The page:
Commentary: Subjecting reverse payments in patent cases to antitrust scrutiny: Sounds like a good idea, but can it work?
on Jul 25, 2013 at 10:23 am
Alan Morrison is the Lerner Family Associate Dean for Public Interest & Public Service at the George Washington University Law School, where he teaches civil procedure and other courses.
On June 17, in FTC v. Actavis, Inc., the Supreme Court by a vote of five to three largely agreed with the Federal Trade Commission (FTC) that so-called “reverse payment settlements” in some patent cases may violate the antitrust laws.
Justice Stephen Breyer wrote the majority opinion, holding that when such payments are “large and unjustified,” they may constitute unreasonable restraints of trade forbidden by the antitrust laws. The defendants, who garnered the votes of the Chief Justice and Justices Antonin Scalia and Clarence Thomas (Justice Samuel Alito was recused), had urged that none of the Court’s prior antitrust decisions supported that outcome and that the long-standing policy favoring settlement of all disputes, particularly complicated ones like challenges to a patent’s validity, counseled against creating a new basis for antitrust liability. The FTC, while declaring victory after the ruling was announced, had favored a stronger presumption against these payments, but will now have to live with Breyer’s middle ground. The question is, what will happen on remand in this case, and how will future litigations over patents play out? The answer, I fear, is not very pleasant to contemplate.
Reverse payment settlements arise in cases in which the holder of a patent sues an alleged infringer and ends up paying what are often substantial amounts of money to the alleged patent violator, instead of getting an injunction or having the money flow in the other direction. While reverse payments may not be limited to patents in the pharmaceutical area, that is where they have mainly been made. They occur in that field because of the intersection of the patent laws with a variety of laws under which the Food and Drug Administration approves a new drug (a pioneer) following a lengthy review process and then permits generic versions to be sold after a much more expedited process. The opinion carefully explains these processes and how they are affected by the patent laws, and vice-versa, but there is no doubt that these reverse payments take place and are for significant sums. The FTC, quite correctly in my judgment, concluded that while some settlements may be legitimate, there is a real concern that some pioneers with questionable patents will make these reverse payments to keep the generic off the market for several years, during which they can reap monopoly profits that more than cover their settlement costs. The generic is happy because it ends costly litigation, gets a steady stream of revenue for several years, and does not even have to manufacture the drug to realize its profit. The losers are those who use the pioneer drug and those who pay for it, including insurance companies, Medicaid, Medicare, the Department of Defense, the VA, and health plans that are self-funding. And in some cases, other generics that, because of special features of the law, do not have the same leverage as the first generic challenger, will lose out on the chance to make their own version if the patent is declared invalid.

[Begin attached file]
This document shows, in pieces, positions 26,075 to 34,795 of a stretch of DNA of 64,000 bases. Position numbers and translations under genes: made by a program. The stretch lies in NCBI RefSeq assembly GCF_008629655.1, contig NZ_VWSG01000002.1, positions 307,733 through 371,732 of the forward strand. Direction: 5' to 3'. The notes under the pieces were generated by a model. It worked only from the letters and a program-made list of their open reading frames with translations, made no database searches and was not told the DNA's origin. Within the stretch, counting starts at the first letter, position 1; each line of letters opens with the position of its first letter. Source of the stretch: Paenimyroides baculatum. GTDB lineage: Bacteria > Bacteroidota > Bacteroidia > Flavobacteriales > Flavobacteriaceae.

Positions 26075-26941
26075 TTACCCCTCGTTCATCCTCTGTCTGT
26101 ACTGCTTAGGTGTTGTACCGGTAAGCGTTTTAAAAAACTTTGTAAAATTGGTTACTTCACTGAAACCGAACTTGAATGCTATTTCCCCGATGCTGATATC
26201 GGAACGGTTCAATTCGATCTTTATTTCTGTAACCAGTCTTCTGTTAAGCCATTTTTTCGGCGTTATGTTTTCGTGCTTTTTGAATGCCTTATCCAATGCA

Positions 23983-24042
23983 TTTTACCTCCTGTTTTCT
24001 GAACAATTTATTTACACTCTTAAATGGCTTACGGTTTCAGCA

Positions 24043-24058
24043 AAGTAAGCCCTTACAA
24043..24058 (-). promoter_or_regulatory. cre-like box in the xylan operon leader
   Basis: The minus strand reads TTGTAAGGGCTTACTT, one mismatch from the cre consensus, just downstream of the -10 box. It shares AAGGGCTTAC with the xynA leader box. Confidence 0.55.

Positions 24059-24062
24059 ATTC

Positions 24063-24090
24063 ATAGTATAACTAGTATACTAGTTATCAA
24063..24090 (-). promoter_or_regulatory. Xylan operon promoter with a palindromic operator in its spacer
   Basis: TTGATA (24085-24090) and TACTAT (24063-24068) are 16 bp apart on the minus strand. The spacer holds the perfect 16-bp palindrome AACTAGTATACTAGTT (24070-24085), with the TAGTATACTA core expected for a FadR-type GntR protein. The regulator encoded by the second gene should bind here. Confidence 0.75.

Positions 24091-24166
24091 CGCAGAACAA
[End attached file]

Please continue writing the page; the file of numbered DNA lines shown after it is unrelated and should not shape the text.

But not all such reverse payments are improper. A company with a very solid patent, but with the knowledge that there is always a chance it may be struck down and with the realization that even winning a patent case costs lots of money, may be willing to make a modest payment to gain several years of peace and profits. The problem is separating the wheat from the chaff. To which the majority answers, the antitrust laws forbid only those payments that are “large and unjustified.”